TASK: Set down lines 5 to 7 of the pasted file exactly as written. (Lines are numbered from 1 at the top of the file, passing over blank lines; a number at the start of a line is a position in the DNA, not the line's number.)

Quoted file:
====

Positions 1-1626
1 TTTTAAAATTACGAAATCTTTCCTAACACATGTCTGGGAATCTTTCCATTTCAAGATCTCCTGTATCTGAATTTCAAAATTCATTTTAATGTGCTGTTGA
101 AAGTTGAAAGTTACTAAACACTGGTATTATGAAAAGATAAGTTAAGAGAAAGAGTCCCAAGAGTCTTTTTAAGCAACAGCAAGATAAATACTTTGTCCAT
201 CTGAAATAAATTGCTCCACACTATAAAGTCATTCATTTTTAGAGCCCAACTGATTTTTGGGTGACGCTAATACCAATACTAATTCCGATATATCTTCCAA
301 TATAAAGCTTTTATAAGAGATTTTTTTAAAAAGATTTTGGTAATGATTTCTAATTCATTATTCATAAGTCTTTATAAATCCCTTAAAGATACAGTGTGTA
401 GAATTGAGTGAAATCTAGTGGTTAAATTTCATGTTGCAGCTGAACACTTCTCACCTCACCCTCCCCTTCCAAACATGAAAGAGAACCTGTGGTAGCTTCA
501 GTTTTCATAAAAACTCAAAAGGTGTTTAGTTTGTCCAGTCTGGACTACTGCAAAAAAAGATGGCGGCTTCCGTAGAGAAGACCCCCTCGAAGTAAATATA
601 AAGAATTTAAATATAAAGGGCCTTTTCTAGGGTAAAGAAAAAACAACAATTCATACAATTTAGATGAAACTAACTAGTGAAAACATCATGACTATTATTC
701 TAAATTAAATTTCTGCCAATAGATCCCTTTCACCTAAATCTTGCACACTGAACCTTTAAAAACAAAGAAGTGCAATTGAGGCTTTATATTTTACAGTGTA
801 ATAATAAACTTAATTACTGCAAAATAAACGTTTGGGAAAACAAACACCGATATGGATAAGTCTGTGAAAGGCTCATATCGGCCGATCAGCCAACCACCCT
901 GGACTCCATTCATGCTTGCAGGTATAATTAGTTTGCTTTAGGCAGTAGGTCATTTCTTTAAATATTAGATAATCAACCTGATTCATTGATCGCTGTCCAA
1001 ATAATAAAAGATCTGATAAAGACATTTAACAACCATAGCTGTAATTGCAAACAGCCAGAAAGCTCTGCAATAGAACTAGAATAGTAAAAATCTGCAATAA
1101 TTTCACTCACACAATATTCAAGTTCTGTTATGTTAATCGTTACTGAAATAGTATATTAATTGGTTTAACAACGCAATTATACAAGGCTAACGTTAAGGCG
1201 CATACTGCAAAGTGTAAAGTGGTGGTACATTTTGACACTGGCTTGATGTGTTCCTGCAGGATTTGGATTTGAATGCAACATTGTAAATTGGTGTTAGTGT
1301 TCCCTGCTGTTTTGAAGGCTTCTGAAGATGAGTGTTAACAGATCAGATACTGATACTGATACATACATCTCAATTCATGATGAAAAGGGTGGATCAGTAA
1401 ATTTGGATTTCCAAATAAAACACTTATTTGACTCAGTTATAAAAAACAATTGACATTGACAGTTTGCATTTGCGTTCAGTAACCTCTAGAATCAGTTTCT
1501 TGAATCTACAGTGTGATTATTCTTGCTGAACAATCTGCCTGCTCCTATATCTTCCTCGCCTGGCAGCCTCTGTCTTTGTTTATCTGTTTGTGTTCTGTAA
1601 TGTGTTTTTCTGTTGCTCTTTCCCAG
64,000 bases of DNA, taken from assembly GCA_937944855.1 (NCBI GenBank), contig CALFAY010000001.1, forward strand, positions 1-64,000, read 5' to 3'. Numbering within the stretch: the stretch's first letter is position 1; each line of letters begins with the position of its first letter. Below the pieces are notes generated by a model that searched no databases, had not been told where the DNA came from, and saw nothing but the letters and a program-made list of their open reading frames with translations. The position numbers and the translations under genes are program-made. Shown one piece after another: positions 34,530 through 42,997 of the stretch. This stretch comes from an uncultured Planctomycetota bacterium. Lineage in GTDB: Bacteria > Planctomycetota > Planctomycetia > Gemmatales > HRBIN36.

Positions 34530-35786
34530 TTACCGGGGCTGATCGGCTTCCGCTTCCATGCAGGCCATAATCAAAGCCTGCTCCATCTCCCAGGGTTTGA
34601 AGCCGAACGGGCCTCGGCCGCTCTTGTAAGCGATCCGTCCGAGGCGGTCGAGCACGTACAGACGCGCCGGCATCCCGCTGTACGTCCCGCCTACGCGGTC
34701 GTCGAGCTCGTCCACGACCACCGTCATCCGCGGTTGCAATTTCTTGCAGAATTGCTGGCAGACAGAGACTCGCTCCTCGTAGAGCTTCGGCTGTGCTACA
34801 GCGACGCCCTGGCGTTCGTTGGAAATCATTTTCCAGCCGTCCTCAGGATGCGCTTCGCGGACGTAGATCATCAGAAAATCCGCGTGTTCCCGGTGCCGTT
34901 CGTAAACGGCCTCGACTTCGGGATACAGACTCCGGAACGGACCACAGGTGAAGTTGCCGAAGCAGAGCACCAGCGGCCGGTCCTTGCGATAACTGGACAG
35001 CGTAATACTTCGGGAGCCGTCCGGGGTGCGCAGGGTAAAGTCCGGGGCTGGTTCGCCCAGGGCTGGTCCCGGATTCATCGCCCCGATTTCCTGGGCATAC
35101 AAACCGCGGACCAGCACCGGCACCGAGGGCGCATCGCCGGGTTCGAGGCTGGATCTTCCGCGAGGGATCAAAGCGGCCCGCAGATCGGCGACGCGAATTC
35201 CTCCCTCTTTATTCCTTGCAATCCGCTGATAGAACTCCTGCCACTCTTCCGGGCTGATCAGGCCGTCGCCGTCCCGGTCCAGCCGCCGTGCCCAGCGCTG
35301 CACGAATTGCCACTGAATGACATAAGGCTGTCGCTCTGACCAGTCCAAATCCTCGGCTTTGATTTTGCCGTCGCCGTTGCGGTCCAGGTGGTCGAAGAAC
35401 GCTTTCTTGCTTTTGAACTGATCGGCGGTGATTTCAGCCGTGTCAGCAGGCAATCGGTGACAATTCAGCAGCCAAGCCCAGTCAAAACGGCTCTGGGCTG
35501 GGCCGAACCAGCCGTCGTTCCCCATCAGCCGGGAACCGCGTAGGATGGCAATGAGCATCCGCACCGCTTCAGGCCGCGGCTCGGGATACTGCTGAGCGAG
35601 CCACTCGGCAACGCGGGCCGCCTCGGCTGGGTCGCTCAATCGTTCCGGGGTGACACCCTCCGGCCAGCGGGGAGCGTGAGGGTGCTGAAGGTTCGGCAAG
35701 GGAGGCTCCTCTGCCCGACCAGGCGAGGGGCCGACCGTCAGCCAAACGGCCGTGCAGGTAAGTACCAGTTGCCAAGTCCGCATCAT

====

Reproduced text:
301 TATAAAGCTTTTATAAGAGATTTTTTTAAAAAGATTTTGGTAATGATTTCTAATTCATTATTCATAAGTCTTTATAAATCCCTTAAAGATACAGTGTGTA
401 GAATTGAGTGAAATCTAGTGGTTAAATTTCATGTTGCAGCTGAACACTTCTCACCTCACCCTCCCCTTCCAAACATGAAAGAGAACCTGTGGTAGCTTCA
501 GTTTTCATAAAAACTCAAAAGGTGTTTAGTTTGTCCAGTCTGGACTACTGCAAAAAAAGATGGCGGCTTCCGTAGAGAAGACCCCCTCGAAGTAAATATA